The Real Oil Crisis
Oil prices are over $30 per barrel (London Brent crude closed at $32.28 yesterday). An invasion of Iraq is pending. Venezuela's production has not recovered from the impacts of the strike (production is at 1.9 million barrels per day (bpd); it was 3.1 million bpd last November). Oil inventories are at record low levels. OPEC has admitted its surplus capacity is down to about 2 to 4 percent of world demand levels and it cannot make up for supply shortages caused by a disruption of Iraqi production in addition to the Venezuelan shutdown. Non-OPEC producers are already producing at capacity. Even if we squeeze through these near-term shortages, the surplus capacity will disappear in less than 3 years with normal demand growth in recovering economies causing long-term upward pressure on oil prices which will stifle that same growth.
So why is the oil industry not expanding its operations? Why are capital budgets this year predicted to be flat or lower than last year's? Why is the worldwide rig count and number of active seismic crews lower than they were a year ago? Why is Houston not eagerly anticipating boom times?
The answer to these questions is simple: Because investment in oil development is a bad investment.
Capital commitment for large projects runs in the hundreds of millions, or billions, of dollars. From capital commitment to significant production, and income, averages about 5 years for large projects. Prices are volatile and unpredictable and if the projects successfully bring on new production, the price of oil will drop and reduce the rate of return. Investment has a high degree of political, economic, security, geological, event, fiscal, and technical risk. The industry has a reputation for capital destruction. All these factors combine to make an oil development project a hard sell to prospective investors.
Besides these direct impediments to investment are more subtle influences. Lulled by economic expansion and unconcerned about oil supply for twenty years, the American public developed several widespread opinions and attitudes that are manifested in political activity. These political activities make the oil industry the scapegoat for the country's problems, constrain any attempt to formulate an energy policy, and have perverted legitimate public concerns over pollution and the environment for political gain. Although many of these opinions are inconsistent, outright conflicting, based on unrealistic expectations, or counter to scientific evidence, they have been used to mislead the public and politicians and achieve political objectives that are irrelevant to energy issues. These attitudes have hardened into an unreasoning vicious fanatical opposition to all activity by the industry and, by adding an additional element of risk, discourage investment. In addition, people in the industry are leaving in large numbers, fed up with being, as one told me recently, "over-legislated against, over-regulated against, over-litigated against, and vilified in the press - I'm going to cash out and get out". The exodus of experienced personnel is beginning to stall large projects.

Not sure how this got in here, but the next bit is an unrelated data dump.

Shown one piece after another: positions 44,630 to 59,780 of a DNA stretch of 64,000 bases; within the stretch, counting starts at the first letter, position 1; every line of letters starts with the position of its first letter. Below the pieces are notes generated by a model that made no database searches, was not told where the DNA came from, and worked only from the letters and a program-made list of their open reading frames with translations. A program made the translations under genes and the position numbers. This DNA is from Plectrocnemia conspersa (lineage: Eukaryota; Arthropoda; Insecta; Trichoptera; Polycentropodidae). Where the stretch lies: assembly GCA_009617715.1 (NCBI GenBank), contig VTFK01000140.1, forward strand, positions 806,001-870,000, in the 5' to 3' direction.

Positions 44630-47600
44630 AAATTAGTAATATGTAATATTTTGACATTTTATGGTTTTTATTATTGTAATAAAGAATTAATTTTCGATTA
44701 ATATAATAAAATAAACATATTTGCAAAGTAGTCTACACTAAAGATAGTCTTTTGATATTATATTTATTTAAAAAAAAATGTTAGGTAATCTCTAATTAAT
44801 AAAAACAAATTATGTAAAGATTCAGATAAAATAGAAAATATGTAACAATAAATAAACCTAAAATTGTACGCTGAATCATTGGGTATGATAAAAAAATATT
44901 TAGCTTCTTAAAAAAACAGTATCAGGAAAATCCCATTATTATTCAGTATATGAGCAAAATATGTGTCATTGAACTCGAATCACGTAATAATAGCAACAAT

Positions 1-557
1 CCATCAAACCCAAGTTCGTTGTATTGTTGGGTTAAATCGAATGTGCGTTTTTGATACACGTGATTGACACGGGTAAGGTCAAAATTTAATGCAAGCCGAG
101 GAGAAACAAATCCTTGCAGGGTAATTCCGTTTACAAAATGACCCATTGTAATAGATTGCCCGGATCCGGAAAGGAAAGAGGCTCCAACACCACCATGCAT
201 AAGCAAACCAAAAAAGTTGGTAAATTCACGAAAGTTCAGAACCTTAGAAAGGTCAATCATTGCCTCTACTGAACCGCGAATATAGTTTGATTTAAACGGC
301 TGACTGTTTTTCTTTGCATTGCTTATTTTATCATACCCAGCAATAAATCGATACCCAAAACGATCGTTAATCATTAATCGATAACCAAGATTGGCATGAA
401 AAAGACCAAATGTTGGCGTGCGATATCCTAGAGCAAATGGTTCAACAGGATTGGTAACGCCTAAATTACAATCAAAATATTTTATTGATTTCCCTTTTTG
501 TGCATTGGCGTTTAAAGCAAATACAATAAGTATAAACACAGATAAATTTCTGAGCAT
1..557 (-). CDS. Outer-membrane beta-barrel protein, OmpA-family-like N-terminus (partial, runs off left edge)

So we have an imminent threat to the general world economy and well-being. As yet, little or no action has been taken to prevent or alleviate it. We have an oil shortage facing us and the investment is not being made to develop additional supplies. As usual, the United States must take the responsibility of finding a solution; no one else will, or can.
Additional investment for oil development to meet world demand by 2015 is estimated at between $800 billion and $1.5 trillion. Under current conditions, the Middle East is a concentrated source not only of oil but of trouble and instability, so investment should be directed to developing diverse sources in other locations.
No one expects the United States government suddenly to become a developer of foreign oil fields; it does not have the expertise and such an activity is not consistent with American concepts of the role of government. The government can, however, through various actions and policies, create a more favorable environment for investment by the industry.
These activities fall into two categories. First, a program of diplomatic attention and aid to improve the investment climate in areas and countries where we would like industry to develop additional oil supplies such as Russia and Latin America. That diplomatic attention and aid will have widespread benefit by improving general economic conditions in those areas with resultant benefits for political stability and improvement of living conditions for the populations. Second, regulatory steps must be taken to change the mechanism of oil pricing to be more consistent with industry conditions and investment requirements. Government should not set prices or interfere with the market, but it can change the rules of the oil market to offer more stable, long-term price and market expectations.
From a technical standpoint we know where additional large foreign oil supplies can be developed: Russia, Mexico, Colombia, Venezuela, offshore west Africa, and Central Asia. This is not an optimal set of choices. Mexico allows no foreign investment in its oil industry. Investment in the others is hampered by varying combinations of unattractive fiscal terms and working conditions, unstable political systems, and unsafe and insecure working conditions.